The chief of staff of the US Army says his troops must have a “laser-focused sense of urgency” on military preparedness, a day after the defense secretary told troops “to be ready” with military options to deal with North Korea.
Speaking at the US Army’s annual conference Oct. 10, General Mark Milley said improving readiness must be his military service branch’s top task, calling the present day an “inflection point in history.”
“It has never been more important than it is today,” Milley said in Washington. “We are more prepared today and a better Army for our efforts, but we are not there yet.”
Milley said the Army must continue to grow its numbers, develop a large-scale urban combat training center, and streamline acquisition processes, while improving technologies in cyber, combat simulation, and robotics.
He also pushed Congress to pass a budget so the military can move forward with strengthening its force, noting if the US military doesn’t adapt to changes in the global threat, it will lose the next war.
“Preparation for war is very expensive,” Milley told troops. “But preparation for war is much cheaper than fighting a war, and the only thing more expensive than fighting a war is fighting and losing a war.”
Milley’s comments come a day after US Defense Secretary Jim Mattis said the US relationship with North Korea remains a diplomatic one, but that the military must be prepared in case the situation breaks down.
Speaking at the conference Oct. 9, Mattis noted the effort to turn North Korea off its nuclear path is currently “diplomatically led” and buttressed by economic sanctions.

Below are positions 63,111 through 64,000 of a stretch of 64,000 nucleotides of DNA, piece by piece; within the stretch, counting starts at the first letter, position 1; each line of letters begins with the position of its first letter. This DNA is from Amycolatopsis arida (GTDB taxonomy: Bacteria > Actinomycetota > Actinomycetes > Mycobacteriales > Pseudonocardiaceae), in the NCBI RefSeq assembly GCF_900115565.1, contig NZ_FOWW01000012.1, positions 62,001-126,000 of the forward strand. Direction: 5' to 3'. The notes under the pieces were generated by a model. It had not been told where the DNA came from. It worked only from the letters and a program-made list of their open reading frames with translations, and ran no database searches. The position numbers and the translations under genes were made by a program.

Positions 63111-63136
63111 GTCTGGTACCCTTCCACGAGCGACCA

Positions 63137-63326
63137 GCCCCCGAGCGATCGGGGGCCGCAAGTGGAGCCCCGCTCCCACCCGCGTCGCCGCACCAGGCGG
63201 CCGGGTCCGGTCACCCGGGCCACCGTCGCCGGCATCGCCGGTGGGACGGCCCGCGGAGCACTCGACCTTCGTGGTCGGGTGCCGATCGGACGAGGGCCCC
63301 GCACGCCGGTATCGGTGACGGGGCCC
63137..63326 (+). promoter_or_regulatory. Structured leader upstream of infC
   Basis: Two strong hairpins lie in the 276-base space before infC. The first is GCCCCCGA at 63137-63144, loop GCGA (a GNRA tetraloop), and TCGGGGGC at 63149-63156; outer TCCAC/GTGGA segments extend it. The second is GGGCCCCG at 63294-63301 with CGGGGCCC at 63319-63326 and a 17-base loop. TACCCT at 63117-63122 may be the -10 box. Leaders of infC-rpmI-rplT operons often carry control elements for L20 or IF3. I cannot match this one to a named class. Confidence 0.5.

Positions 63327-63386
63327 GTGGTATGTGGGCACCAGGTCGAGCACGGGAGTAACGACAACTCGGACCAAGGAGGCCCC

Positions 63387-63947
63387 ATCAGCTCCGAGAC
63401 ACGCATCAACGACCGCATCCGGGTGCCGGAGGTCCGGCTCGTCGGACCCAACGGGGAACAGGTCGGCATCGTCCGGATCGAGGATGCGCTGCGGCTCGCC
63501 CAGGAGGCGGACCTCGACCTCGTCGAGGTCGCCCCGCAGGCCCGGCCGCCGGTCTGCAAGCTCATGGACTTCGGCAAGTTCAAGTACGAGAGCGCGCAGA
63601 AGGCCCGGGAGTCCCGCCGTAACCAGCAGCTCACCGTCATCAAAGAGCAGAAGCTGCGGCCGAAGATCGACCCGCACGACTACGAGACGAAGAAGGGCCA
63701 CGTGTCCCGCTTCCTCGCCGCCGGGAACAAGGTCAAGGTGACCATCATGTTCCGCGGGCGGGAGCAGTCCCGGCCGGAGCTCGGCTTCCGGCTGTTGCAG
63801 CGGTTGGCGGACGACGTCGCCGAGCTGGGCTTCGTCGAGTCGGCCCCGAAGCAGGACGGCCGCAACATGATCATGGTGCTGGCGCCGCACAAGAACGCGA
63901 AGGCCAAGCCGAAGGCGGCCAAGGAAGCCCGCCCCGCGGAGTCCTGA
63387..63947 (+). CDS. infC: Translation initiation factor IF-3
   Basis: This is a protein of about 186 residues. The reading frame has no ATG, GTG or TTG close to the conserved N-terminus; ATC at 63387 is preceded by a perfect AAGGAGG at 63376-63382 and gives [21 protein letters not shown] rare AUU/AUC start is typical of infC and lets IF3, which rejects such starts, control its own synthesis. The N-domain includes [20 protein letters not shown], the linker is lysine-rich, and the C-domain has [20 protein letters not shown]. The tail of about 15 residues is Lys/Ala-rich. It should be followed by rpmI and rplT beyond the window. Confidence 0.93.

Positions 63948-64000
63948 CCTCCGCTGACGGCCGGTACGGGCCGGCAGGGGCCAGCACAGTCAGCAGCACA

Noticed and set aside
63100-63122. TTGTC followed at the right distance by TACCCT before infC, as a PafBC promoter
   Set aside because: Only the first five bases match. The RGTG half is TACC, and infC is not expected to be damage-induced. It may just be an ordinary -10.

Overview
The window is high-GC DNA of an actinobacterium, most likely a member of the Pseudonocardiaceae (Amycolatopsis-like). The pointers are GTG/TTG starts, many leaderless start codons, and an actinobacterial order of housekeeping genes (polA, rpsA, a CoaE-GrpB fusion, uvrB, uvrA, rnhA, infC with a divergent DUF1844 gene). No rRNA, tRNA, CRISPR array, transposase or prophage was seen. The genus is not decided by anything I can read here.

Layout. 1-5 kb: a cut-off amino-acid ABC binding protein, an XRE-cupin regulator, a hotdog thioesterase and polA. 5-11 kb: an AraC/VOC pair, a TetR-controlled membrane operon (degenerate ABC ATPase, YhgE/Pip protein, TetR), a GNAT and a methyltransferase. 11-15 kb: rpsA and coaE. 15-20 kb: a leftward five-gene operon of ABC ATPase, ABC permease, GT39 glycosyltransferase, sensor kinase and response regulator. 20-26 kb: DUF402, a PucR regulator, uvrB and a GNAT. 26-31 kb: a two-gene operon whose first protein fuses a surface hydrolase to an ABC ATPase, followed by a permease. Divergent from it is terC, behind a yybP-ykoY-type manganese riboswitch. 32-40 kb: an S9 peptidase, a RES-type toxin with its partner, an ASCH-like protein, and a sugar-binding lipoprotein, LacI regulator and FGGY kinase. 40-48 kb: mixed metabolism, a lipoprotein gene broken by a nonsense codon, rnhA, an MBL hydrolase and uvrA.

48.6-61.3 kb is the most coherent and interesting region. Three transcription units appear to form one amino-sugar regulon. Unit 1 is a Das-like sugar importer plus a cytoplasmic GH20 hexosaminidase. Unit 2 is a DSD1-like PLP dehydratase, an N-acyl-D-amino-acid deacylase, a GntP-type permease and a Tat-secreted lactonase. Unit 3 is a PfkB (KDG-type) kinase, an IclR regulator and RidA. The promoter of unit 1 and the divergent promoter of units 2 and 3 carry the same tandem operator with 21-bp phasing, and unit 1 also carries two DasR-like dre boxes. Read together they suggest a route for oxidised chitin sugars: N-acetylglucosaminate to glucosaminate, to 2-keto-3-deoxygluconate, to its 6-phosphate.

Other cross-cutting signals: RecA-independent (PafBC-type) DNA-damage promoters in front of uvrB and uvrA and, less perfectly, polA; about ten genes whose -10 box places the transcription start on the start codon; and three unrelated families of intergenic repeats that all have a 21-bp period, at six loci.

“What does the future hold? Neither you nor I can say, so there is one thing the US Army can do, and that is you have got to be ready to ensure that we have military options that our president can employ if needed,” Mattis said.
Tensions with North Korea have escalated since the start of the year due to a series of missile launches from North Korea and a nuclear test last month.
The US has responded to these acts with military shows of force in international and allied air space. Last month, US Air Force B-1B Lancer bombers and F-16 fighter jets flew the farthest north of the demilitarized zone that any US fighter or bomber aircraft had flown off North Korea’s coast in the 21st century.
American President Donald Trump has engaged in weeks of taunts with North Korean leader Kim Jong Un, calling the dictator “Rocket Man” and saying the United States would “totally destroy” North Korea, if necessary, to protect itself and its allies if Pyongyang attacks.